A family of four hops into a rocket ship and blasts out into space. Instead of a trip to Hawaii, they opt to spend their one-week vacation in outer space. This pipe dream scenario won’t be far from reality if all goes as planned by 2025.
Members of the public will be able to take a giant leap onto the Voyager Space Station via re-usable rocket ships. The space station – currently in design phase – is helping fulfill a lifelong dream for one California architect to contribute to space exploration.
Tim Alatorre landed the lead designer position for this super colossal structure expected to float in low Earth orbit. It wasn’t easy for him to get the gig. It took months for Alatorre to convince Voyager’s innovators that he was a perfect fit for the job. His reputation creating structures in the most impossible conditions like on flood plains or hillsides while maintaining the public’s safety got the attention of The Gateway Foundation, a group backing the project.
“Being a licensed architect in California, I think about just…my responsibility to the citizens of the state as well as my fiduciary responsibility in health, safety and welfare,” Alatorre said.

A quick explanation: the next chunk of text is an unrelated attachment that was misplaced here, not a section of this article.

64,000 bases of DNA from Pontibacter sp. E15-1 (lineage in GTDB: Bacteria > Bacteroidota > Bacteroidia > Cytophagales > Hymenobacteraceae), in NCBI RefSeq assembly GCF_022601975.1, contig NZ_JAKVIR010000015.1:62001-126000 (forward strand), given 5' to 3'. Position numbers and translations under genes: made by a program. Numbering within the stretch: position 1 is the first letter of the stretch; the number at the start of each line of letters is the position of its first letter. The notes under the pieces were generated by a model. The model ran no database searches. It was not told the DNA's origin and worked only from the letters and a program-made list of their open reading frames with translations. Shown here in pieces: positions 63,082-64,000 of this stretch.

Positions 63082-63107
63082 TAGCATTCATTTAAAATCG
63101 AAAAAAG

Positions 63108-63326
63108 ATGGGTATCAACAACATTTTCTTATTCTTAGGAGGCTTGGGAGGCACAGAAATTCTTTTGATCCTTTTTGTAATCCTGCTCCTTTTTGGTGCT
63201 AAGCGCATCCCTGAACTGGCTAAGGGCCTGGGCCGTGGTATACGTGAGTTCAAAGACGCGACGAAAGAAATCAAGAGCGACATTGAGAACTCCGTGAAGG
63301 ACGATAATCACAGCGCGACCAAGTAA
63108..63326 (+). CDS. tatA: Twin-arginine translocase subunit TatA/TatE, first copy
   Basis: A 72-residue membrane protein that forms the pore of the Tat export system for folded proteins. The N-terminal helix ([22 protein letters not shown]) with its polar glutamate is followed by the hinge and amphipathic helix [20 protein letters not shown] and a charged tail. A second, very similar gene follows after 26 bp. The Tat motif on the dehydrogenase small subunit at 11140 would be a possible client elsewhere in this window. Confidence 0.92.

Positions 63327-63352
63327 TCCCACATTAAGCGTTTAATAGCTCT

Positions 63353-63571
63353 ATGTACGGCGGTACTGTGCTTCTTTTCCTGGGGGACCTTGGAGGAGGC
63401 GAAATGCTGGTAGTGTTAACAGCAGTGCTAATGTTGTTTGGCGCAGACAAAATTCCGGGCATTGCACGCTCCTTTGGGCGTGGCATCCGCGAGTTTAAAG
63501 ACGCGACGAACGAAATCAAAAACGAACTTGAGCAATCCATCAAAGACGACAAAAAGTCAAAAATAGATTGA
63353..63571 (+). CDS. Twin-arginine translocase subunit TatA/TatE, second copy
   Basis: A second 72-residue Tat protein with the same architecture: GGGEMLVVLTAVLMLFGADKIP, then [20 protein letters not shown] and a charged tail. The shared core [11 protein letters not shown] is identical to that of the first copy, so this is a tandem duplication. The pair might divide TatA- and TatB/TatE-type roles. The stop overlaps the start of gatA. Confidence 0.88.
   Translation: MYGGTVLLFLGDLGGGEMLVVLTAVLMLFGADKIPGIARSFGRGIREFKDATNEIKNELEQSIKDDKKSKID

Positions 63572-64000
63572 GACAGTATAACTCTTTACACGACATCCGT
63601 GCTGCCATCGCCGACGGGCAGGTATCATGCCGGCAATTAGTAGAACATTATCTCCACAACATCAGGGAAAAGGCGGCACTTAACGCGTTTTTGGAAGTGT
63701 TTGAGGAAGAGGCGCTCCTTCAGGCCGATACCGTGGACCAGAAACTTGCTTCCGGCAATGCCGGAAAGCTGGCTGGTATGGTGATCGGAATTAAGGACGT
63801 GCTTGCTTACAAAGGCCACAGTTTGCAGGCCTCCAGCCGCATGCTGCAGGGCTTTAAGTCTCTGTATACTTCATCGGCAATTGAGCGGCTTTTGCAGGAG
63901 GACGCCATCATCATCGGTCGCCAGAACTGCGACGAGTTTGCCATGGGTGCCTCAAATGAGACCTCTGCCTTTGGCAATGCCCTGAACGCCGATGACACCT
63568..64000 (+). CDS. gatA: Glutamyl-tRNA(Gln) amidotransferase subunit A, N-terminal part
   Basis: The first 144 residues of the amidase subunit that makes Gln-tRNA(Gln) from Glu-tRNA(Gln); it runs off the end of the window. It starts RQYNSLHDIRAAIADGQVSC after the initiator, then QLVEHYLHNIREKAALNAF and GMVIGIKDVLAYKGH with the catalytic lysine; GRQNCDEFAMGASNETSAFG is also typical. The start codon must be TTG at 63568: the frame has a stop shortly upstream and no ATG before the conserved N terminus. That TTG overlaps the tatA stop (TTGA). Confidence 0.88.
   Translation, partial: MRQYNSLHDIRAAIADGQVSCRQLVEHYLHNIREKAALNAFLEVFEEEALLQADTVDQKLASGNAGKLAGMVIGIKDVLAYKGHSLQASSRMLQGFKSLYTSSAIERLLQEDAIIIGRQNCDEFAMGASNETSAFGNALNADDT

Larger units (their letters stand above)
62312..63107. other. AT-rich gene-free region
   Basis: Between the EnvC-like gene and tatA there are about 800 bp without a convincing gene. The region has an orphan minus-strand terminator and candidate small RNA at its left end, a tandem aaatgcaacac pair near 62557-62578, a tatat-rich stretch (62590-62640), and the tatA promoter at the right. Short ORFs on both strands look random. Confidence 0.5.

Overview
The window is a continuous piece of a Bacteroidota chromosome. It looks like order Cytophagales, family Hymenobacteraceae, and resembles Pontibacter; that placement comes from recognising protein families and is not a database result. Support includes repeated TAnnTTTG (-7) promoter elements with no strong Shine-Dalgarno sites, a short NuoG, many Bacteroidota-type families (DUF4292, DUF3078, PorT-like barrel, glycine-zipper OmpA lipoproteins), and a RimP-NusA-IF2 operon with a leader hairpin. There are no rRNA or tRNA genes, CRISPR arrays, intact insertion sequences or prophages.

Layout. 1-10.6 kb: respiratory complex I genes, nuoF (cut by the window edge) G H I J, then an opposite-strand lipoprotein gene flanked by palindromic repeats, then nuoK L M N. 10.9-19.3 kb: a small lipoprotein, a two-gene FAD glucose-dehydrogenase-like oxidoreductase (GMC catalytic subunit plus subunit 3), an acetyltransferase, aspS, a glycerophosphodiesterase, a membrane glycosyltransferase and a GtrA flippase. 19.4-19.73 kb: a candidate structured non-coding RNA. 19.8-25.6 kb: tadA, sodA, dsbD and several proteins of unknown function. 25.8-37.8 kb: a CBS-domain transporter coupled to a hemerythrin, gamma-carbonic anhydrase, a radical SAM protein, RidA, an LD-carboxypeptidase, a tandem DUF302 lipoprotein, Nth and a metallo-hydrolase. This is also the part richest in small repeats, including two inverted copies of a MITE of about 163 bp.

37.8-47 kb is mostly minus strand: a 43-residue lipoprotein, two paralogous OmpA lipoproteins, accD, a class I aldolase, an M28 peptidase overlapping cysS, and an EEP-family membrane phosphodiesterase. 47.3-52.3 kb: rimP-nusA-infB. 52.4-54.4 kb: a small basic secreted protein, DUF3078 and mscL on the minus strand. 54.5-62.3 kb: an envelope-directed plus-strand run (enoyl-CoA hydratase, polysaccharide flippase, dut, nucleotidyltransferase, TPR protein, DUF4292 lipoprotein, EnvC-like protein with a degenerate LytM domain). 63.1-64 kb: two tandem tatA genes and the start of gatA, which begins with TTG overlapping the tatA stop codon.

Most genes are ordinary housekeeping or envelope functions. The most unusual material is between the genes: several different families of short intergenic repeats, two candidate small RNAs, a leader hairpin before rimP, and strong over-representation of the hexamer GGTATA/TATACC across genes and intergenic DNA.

Alatorre drafted a plan for the Voyager Space Station that includes 24 cylindrical modules encircling the structure to accommodate tourist spots like hotels and luxury apartments.
“They’re 20 meters in length by 20 meters in diameter and, for example, we have a gym module or a restaurant module,” Alatorre said.
Visitors will experience zero gravity on the ride over to the Voyager in low earth orbit using one of the rocket ships built by companies like Space X, Boeing, Sierra Nevada, and Space Tours. An elevator will take them inside the craft as it rotates one and a half revolutions per minute, helping to achieve one-sixths of earth’s gravity.
“You’ll be able to jump six times higher. You’ll be able to lift six times as much,” Alatorre said.
You’ll also be able to enjoy amazing views of Earth. The price tag for the first ten years will be a hefty one million dollars, but after 2035 will drop to about a thousand.
Alatorre has been working with engineers to design sustainable air, water, power, waste and life support systems to keep things comfortable for Voyager’s visitors. Alatorre said he will strive to protect their health, safety, and welfare by adhering to California’s green building guidelines and safety standards.
“There’s no building codes for space, but we’re taking the building codes that have been established…UBC (Uniform Building Code) and the California building code…and looking at ‘ok, what was the thought process? What was the intent of the code?’” Alatorre said.
Creators of the Voyager will also build modules for space labs and exploration scientists. The project is expected to bring thousands of jobs to various parts of the United States and reach high for the stars.